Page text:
Stewart and Cohen redeemed themselves somewhat in my eyes, for the whole lies-to-children nonsense, with this quote:
"If you want to reduce carbon dioxide permanently, and not just cut short-term emissions, the best bet is to build up a big library at home, locking carbon into paper..."
proving to me, at least, that they are not completely irredeemable, but honestly I still can't say I like them much. I can't fault their explanation of the science, and I'm enjoying their science writing, but when they start trying to talk about topics unrelated to science (like, again, the lies-to-children nonsense, or later in the book the concept of a soul) they come across at best as arrogant, disrespectful and condescending, and at worst, full of shit. Stewart and Cohen repeatedly stress the point that science is about not knowing the answers, that science is about the questions, and then proceed to speak with false authority about things that are purely subjective by any standard.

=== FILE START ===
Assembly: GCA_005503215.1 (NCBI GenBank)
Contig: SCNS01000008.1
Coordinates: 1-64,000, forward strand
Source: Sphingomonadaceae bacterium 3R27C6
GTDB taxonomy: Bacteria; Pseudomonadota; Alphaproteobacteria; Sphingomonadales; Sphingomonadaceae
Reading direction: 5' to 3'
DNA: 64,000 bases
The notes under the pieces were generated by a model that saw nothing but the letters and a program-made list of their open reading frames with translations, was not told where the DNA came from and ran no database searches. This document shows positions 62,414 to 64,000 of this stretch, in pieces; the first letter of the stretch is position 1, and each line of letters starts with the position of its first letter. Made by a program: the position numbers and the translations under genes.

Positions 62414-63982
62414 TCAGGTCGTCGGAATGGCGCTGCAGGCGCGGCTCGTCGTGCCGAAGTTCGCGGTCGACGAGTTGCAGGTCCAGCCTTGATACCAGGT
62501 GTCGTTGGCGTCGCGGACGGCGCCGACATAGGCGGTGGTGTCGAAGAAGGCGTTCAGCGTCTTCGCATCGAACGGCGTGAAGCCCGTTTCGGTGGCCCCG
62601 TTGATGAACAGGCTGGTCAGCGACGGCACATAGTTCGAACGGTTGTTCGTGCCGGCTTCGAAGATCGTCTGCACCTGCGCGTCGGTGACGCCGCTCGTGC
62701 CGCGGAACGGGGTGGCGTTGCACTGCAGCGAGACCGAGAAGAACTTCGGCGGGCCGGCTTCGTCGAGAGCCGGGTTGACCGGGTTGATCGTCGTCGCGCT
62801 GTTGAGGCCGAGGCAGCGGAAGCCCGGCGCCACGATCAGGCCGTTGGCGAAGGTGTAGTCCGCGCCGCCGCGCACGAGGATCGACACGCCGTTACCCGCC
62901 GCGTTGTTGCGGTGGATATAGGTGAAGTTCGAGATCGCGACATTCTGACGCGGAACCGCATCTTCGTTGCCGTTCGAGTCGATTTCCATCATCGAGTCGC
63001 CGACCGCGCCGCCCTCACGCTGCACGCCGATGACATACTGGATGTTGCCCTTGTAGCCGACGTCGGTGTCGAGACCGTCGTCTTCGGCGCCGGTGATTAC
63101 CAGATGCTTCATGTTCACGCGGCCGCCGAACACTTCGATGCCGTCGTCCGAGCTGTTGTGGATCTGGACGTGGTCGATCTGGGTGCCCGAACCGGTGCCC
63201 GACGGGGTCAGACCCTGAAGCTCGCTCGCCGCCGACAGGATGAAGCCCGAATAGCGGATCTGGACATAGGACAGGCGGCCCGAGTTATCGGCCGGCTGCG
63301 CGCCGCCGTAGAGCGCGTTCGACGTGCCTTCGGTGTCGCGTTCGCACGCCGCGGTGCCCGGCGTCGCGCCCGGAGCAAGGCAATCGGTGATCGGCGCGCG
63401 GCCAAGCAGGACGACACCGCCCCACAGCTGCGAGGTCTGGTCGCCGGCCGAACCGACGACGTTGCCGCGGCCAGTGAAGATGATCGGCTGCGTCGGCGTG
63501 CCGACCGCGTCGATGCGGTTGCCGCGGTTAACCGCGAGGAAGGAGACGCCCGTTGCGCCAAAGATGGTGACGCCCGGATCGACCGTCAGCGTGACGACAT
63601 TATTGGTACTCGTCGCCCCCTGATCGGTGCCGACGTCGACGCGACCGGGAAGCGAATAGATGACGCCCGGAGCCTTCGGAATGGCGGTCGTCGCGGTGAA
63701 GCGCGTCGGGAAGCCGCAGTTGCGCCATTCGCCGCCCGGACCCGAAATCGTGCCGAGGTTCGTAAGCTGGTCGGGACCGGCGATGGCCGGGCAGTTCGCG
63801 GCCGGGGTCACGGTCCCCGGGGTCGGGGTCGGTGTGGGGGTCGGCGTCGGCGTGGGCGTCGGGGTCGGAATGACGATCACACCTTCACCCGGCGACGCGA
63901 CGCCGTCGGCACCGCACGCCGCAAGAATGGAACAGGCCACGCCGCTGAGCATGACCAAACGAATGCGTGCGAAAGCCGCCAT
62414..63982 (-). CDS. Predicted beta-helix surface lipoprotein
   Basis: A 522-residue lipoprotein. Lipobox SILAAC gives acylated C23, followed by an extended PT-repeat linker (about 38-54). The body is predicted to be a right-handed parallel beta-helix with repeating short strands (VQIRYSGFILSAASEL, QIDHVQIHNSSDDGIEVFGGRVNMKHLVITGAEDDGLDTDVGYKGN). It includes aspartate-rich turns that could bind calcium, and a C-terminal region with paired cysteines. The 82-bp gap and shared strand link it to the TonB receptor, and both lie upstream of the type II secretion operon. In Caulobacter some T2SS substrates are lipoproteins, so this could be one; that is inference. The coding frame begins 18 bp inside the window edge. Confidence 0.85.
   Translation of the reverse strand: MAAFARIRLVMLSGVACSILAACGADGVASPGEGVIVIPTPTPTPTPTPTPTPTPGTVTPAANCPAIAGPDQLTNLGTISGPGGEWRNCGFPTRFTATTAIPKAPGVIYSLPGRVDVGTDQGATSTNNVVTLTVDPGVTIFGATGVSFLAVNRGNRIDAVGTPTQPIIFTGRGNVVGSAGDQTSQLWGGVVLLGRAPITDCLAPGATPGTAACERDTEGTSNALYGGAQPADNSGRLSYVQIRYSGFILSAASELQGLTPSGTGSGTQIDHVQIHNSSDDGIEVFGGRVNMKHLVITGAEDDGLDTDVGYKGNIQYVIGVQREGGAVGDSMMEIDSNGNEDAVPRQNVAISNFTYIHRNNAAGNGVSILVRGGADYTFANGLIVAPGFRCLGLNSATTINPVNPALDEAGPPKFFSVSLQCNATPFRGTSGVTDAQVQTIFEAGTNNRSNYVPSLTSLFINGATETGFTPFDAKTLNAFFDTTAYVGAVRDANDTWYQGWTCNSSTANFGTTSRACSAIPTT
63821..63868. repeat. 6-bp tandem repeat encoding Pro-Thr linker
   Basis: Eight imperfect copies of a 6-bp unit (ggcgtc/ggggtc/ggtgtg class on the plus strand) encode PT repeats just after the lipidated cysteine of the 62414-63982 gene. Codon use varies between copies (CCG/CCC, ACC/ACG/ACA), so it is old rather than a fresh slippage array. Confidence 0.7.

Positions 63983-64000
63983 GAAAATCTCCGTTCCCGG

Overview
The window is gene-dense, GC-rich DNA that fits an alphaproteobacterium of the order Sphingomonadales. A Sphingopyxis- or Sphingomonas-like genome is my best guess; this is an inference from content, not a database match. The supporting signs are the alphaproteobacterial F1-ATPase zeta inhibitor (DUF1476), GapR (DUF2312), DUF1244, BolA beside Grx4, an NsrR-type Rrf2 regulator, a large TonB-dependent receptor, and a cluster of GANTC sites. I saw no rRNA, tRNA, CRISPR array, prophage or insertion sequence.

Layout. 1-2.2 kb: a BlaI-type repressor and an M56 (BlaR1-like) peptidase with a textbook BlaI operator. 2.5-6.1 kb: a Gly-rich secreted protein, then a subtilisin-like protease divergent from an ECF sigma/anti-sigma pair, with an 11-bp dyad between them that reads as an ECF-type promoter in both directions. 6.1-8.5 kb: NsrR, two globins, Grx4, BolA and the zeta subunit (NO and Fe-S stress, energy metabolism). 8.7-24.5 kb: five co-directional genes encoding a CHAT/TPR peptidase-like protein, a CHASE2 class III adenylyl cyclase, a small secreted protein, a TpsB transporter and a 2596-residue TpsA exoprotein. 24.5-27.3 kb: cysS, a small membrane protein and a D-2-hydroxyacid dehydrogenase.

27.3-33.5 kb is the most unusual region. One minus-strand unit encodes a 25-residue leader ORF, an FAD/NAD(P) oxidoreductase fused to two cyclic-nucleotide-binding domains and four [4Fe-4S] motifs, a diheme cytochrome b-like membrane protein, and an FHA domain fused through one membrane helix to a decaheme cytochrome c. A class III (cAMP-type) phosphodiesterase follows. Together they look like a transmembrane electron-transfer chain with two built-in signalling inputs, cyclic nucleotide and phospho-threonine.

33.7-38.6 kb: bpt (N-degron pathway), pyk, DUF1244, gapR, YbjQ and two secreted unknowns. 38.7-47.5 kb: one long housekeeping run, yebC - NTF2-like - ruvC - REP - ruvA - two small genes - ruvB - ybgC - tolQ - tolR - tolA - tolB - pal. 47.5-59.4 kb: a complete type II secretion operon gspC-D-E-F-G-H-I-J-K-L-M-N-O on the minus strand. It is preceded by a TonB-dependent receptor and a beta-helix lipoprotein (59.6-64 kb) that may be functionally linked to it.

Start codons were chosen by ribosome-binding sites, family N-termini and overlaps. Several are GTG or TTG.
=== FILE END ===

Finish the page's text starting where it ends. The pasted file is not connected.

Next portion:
Everybody makes their own decisions about matters of faith and deism, but it would be in the best interests of a lot of scientists, including these two*, to remember that a very large number of the most important discoveries/theories in science were the result of work done by priests and monks**. They didn't find their faith to be in conflict with their work, so why the hell should anyone else?
* In fairness, Stewart and Cohen don't actually cross the line into denigrating those who believe in something greater than man, but they do dance across the line once or twice, particularly in terms of the soul. It's their prerogative to believe or disbelieve, but to try to state that they know nothing survives death is where they go wrong; they don't know. Unless, you know, one of them is a zombie, but then they're still wrong.
** The list is so long wikipedia has to list them alphabetically: